Block 2
Objective 2: 
Properly stating a research problem



Introduction Identifying the research problem is the first major step when conducting research. Identification of an appropriate problem to research and analyze is not an easy task. In this section, we give you advice to help you complete this important step.
 

Problem Statement and Clarity

After you decide on a research topic you must clearly state the problem you want to investigate. All research begins with a problem statement. A problem statement is a question you want to answer. For example, your topic may be voting in western democratic nations. The problem you want to answer may be "Why is the voting turnout higher in some western democracies than in other western democracies?"

A preliminary step in your research effort is to clearly state the problem so you can take the appropriate steps to answer the question it poses. State the problem in a complete grammatical sentence, and state it so well that anyone, anywhere, can read, understand, and react to it without benefit of your presence. In addition, state your research problem so that the purpose of your research is clear.
 

What to Avoid When Writing Your Problem Statement

Do not write your problem statement as a meaningless half-statement. Consider the following statements, for example: "Welfare and mass transit systems" and "A voting turnout study." As stated, these are topics, not research problem statements.

These statements give the reader very little to go on. They also provoke questions of their own. What is the purpose of each study? Where will the studies be conducted? Who are the participants? Following are some possible ways to translate these statements, or topics, into meaningful problem statements:

  • The purpose of this study is to determine the effect that welfare recipients in Houston's Third Ward have on Houston's mass transit system and identify ways to alleviate observed problems.

  • The purpose of this research is to analyze and compare the electoral systems of western democracies in order to identify reasons for differences in voting turnout and ways to enhance overall turnout.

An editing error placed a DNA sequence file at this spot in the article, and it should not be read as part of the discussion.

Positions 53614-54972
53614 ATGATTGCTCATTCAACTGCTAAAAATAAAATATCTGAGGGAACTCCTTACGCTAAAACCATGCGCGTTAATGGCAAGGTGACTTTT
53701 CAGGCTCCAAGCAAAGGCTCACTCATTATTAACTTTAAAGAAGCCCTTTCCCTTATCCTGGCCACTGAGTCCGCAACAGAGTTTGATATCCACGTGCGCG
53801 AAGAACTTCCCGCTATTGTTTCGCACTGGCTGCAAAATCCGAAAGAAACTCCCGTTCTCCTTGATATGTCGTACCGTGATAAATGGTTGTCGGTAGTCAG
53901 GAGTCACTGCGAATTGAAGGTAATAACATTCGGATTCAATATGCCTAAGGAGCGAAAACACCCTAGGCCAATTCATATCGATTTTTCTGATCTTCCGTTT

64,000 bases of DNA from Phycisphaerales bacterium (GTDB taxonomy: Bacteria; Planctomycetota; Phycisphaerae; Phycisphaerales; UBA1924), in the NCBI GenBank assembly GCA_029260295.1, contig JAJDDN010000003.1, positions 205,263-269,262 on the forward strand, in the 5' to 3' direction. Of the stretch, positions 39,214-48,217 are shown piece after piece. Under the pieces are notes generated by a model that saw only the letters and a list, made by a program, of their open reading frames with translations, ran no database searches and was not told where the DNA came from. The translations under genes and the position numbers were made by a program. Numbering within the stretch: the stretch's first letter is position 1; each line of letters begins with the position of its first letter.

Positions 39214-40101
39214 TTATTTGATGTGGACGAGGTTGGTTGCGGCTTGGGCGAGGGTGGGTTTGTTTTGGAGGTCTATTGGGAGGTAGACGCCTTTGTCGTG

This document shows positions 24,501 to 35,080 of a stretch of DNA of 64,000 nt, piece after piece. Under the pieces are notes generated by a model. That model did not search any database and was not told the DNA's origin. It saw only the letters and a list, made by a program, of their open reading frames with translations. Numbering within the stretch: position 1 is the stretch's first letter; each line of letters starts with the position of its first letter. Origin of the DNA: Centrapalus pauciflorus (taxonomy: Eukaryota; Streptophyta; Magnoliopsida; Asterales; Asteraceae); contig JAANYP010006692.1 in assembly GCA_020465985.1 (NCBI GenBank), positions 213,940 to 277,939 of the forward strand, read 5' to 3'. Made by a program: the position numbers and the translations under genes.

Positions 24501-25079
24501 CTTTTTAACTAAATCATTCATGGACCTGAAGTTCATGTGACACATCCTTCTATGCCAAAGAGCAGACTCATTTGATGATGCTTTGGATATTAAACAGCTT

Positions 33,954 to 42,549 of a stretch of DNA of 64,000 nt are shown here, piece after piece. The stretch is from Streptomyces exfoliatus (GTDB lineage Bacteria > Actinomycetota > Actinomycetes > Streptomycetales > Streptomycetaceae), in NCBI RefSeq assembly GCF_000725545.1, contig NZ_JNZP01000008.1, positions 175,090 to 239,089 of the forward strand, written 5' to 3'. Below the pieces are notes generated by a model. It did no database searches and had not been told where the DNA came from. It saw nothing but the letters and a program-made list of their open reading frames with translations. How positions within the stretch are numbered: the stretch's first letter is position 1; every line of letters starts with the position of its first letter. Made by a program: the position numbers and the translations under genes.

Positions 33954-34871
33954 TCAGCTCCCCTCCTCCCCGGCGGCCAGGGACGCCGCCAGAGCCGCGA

Generally, questions you can answer with a simple yes or no are not appropriate research problems. Research problems must delve deeply into the subject. You must concern yourself with the qualitative differences that distinguish one situation from another. As a result, simple studies about a particular individual, company, or event are not research because data analysis and interpretation to identify situational differences are not part of the process. Thus, comparison is an important characteristic of research problems.

Some students make the mistake of expressing their opinion when writing a problem statement. As a result, instead of expressing a research problem per se, they express an opinion that they want to defend or prove. For example, "The Republican Party is better than the Democratic Party." A possible way to reword this statement so that it meets the requirements of a problem statement is "The purpose of this study is to identify differences between the Republican and Democratic parties in order to identify reasons why Republicans have dominated the executive branch since 1968."
 

Here are some final comments about problem statements.

  • Make sure your problem is limited.

  • Do not attempt to research too much.

  • Limit your study to a manageable geographical area with a limited population.

  • Remember to consider your time and resource allocations.